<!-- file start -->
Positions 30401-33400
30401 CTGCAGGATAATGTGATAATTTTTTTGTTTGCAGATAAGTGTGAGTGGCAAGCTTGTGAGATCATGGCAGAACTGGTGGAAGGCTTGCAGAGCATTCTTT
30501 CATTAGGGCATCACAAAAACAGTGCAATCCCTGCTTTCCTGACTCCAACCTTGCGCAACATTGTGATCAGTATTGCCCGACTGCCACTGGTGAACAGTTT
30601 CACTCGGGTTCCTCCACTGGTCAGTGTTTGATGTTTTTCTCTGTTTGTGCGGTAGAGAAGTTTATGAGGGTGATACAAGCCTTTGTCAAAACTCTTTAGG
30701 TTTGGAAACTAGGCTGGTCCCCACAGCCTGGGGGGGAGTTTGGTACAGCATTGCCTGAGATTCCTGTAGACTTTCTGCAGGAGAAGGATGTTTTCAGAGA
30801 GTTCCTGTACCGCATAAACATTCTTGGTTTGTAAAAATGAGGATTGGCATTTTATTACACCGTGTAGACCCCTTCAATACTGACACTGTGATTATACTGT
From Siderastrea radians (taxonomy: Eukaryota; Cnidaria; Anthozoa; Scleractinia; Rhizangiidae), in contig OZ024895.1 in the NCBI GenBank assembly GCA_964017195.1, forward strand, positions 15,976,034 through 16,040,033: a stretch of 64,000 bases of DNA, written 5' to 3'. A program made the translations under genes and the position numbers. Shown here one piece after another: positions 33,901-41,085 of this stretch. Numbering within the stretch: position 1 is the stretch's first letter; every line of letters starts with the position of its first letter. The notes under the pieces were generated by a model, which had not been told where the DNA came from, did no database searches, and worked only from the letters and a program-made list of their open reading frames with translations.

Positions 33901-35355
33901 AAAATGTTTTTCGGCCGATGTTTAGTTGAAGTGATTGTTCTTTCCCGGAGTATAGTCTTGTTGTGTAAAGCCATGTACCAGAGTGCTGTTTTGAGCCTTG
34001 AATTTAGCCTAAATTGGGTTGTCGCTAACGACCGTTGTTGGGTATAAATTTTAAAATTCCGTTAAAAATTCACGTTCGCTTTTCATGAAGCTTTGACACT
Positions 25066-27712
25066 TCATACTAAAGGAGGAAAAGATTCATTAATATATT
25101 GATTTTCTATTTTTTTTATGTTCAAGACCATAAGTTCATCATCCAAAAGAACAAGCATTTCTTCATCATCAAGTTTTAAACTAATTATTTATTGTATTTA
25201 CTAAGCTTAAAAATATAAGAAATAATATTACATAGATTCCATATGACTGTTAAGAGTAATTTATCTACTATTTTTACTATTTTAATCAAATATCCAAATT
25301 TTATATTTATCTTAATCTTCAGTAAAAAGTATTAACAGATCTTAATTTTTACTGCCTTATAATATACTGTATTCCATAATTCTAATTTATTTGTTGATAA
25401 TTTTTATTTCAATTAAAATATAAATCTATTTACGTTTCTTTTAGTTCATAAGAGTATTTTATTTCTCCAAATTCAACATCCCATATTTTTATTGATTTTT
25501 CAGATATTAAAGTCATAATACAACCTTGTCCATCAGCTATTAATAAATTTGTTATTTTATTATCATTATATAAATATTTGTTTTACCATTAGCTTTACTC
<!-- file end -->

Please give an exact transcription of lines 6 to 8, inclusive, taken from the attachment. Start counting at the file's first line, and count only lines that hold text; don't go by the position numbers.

30801 GTTCCTGTACCGCATAAACATTCTTGGTTTGTAAAAATGAGGATTGGCATTTTATTACACCGTGTAGACCCCTTCAATACTGACACTGTGATTATACTGT
From Siderastrea radians (taxonomy: Eukaryota; Cnidaria; Anthozoa; Scleractinia; Rhizangiidae), in contig OZ024895.1 in the NCBI GenBank assembly GCA_964017195.1, forward strand, positions 15,976,034 through 16,040,033: a stretch of 64,000 bases of DNA, written 5' to 3'. A program made the translations under genes and the position numbers. Shown here one piece after another: positions 33,901-41,085 of this stretch. Numbering within the stretch: position 1 is the stretch's first letter; every line of letters starts with the position of its first letter. The notes under the pieces were generated by a model, which had not been told where the DNA came from, did no database searches, and worked only from the letters and a program-made list of their open reading frames with translations.

Positions 33901-35355